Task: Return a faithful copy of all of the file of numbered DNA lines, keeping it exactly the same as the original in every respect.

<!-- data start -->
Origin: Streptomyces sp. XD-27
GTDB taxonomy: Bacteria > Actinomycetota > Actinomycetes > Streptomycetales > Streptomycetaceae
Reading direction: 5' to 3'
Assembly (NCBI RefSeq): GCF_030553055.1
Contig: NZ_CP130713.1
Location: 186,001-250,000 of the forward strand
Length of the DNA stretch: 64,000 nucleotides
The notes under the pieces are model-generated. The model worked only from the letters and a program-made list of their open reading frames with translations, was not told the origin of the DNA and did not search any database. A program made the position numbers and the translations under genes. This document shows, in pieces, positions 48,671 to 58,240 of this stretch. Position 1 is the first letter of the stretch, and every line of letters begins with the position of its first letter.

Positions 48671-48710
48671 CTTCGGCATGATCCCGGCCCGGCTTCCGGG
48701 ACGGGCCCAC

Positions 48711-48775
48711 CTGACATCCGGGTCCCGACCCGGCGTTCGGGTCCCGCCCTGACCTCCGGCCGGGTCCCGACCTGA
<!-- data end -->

Origin: Streptomyces sp. XD-27
GTDB taxonomy: Bacteria > Actinomycetota > Actinomycetes > Streptomycetales > Streptomycetaceae
Reading direction: 5' to 3'
Assembly (NCBI RefSeq): GCF_030553055.1
Contig: NZ_CP130713.1
Location: 186,001-250,000 of the forward strand
Length of the DNA stretch: 64,000 nucleotides
The notes under the pieces are model-generated. The model worked only from the letters and a program-made list of their open reading frames with translations, was not told the origin of the DNA and did not search any database. A program made the position numbers and the translations under genes. This document shows, in pieces, positions 48,671 to 58,240 of this stretch. Position 1 is the first letter of the stretch, and every line of letters begins with the position of its first letter.

Positions 48671-48710
48671 CTTCGGCATGATCCCGGCCCGGCTTCCGGG
48701 ACGGGCCCAC

Positions 48711-48775
48711 CTGACATCCGGGTCCCGACCCGGCGTTCGGGTCCCGCCCTGACCTCCGGCCGGGTCCCGACCTGA